Harbaugh was sold on Tucker’s ability watching his first kick in spring

January 31, 2013 | WNST Staff


(opening statement) “Good to see everybody. Thanks for coming out. We have a tradition here in Baltimore, Joe Plantania always asks the first question and he made it so here we go.”


(on how his coaching style has changed since his first year as a head coach) ”I think the first time you’re new at everything so you kind of learn the job. We’ve done that over the course of five years. I really don’t think it’s changed that much in all honesty. I pretty much think it’s the same as it was early on when I was an assistant. You always put the players first. If you’re a teacher, you put the students first. But you also have a process for things that you believe in and ways of doing things that you stand by. So that’s what you try to do. Guys want to know the way. There’s a vision that you have for them. We painted that vision for them right out of the gate and you keep building on it. The key word, and I shared this word with you yesterday, the key word is build. You build that. You build trust, you build relationships, and it takes time to do that. We’ve been able to do that over the course of five years.”


(on how being a special teams coach in Philadelphia prepared him for his current role as head coach) “In the Philadelphia days, we were there together, I saw you in your fur coat before every game. Your legendary fur coat. Special teams is a great place to start as a coach. It’s a great place to be. I had an opportunity to work with every single player on the team. Players are different. Quarterbacks are different than defensive linemen. Defensive backs are different than offensive linemen. You do have an opportunity to work with all those different diverse groups every single day, working on football and meetings and all those different things, which is a great training ground for the job that I’m doing right now. So it’s been a big plus but Philadelphia was a tremendous organization, great people, great head coach, first class media without question, tough talk radio. That was good too. You get a little work with the media, it was a good training ground with the media too. That’s a pretty important part of this job too. It was just a great experience.”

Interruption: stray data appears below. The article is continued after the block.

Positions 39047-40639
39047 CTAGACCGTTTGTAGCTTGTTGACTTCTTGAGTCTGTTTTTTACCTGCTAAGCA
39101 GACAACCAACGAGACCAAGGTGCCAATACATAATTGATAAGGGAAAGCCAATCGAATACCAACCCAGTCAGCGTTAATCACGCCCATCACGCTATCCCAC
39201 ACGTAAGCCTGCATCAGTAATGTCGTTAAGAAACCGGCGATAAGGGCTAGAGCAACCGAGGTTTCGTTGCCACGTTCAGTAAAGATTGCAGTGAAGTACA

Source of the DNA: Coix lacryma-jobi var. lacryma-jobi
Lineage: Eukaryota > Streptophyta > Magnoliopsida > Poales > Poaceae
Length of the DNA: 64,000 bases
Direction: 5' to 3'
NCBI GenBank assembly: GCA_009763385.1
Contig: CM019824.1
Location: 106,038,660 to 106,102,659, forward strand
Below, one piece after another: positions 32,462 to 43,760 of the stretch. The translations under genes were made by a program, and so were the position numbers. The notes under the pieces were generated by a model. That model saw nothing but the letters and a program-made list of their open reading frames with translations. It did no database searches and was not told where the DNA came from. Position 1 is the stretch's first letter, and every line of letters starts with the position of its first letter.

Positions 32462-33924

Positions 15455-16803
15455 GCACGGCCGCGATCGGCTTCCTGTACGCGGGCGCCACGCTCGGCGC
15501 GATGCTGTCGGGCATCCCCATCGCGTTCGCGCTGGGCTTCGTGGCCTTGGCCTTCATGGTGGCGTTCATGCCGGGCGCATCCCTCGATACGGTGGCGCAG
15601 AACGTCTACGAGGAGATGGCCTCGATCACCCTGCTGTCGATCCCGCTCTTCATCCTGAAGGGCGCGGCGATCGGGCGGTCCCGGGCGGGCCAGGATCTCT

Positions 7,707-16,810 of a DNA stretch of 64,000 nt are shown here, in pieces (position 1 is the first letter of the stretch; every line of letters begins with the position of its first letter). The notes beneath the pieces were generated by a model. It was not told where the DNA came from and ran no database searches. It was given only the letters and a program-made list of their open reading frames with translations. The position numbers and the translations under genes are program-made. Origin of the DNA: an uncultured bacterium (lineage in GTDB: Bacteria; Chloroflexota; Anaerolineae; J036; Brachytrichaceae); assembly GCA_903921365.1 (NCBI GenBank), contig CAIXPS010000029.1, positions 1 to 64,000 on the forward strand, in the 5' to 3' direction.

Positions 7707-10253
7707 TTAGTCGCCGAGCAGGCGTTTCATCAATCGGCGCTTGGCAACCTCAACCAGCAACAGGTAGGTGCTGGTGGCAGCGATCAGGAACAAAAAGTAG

(on the decision to change the offensive coordinator) “You’re always trying to build. It goes back to that word. You’re trying to become as good as you can be. We had built something over the course of a long period of time and we were where we were and I think it became kind of obvious and apparent that we needed to shake things up a little bit and head down a little bit of a different road to get where we need to go. It’s not reflective of a job that anyone was or was not doing. Everyone was doing their best. Everybody was doing a great job. We just needed to change the chemistry and the dynamic and we did that and it worked out for us.”


(on practicing outside on a baseball field in the elements) “You know I think Tulane has done a remarkable job. The people at Tulane – it has really been incredible what they’ve done there. They’re building a new stadium, and on campus 30,000 seat stadium. It’s going to be first class; it’s going to be beautiful. The people are so nice, so professional. Everything has been great at Tulane. The facility is under construction right now so that’s a little bit tough. It’s put us on the baseball field. We’re going to work some things out today to try to accomplish what we need to accomplish over the course of the week and we’re working that schedule out right now. We just have to see how that plays out. We’re working on that.”


(on working with owner Steve Bisciotti) “When you’re with him one-on-one, he’s not such a quiet guy. He’s a great personality. He’s a very strong guy. He’s a very smart man. He’s involved in really almost everything we do. He’s not involved in the day-to-day football stuff, but he has his observations on football as well. Definitely involved in all the things we do with the cap. All the things we do throughout the draft. He’s got a hand in what we’re doing. He’s the guy that establishes the vision for the organization, and I think Steve deserves a lot of credit. He’s not a guy that wants the limelight is what you’re talking about. He’s not a guy that wants to be out front banging his chest. He’s a humble man too. So he’s just a great role model for all of us.”